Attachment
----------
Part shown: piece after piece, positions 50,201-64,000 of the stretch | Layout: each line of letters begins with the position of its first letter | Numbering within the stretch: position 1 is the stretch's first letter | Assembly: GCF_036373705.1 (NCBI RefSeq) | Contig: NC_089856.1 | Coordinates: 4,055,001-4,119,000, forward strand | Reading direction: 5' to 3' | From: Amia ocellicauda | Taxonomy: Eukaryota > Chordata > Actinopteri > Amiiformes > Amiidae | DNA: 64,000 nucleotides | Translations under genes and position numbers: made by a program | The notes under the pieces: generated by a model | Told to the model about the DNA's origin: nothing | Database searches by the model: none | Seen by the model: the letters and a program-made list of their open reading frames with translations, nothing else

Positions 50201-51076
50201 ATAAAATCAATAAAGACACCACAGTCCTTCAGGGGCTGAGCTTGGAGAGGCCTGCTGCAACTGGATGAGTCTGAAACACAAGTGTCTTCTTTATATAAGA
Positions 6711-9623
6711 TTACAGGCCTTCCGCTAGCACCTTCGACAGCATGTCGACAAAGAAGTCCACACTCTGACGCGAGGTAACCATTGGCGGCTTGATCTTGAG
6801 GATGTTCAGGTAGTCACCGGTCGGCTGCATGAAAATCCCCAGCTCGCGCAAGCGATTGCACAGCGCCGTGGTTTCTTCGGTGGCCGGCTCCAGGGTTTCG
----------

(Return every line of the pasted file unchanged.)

Part shown: piece after piece, positions 50,201-64,000 of the stretch | Layout: each line of letters begins with the position of its first letter | Numbering within the stretch: position 1 is the stretch's first letter | Assembly: GCF_036373705.1 (NCBI RefSeq) | Contig: NC_089856.1 | Coordinates: 4,055,001-4,119,000, forward strand | Reading direction: 5' to 3' | From: Amia ocellicauda | Taxonomy: Eukaryota > Chordata > Actinopteri > Amiiformes > Amiidae | DNA: 64,000 nucleotides | Translations under genes and position numbers: made by a program | The notes under the pieces: generated by a model | Told to the model about the DNA's origin: nothing | Database searches by the model: none | Seen by the model: the letters and a program-made list of their open reading frames with translations, nothing else

Positions 50201-51076
50201 ATAAAATCAATAAAGACACCACAGTCCTTCAGGGGCTGAGCTTGGAGAGGCCTGCTGCAACTGGATGAGTCTGAAACACAAGTGTCTTCTTTATATAAGA
Positions 6711-9623
6711 TTACAGGCCTTCCGCTAGCACCTTCGACAGCATGTCGACAAAGAAGTCCACACTCTGACGCGAGGTAACCATTGGCGGCTTGATCTTGAG
6801 GATGTTCAGGTAGTCACCGGTCGGCTGCATGAAAATCCCCAGCTCGCGCAAGCGATTGCACAGCGCCGTGGTTTCTTCGGTGGCCGGCTCCAGGGTTTCG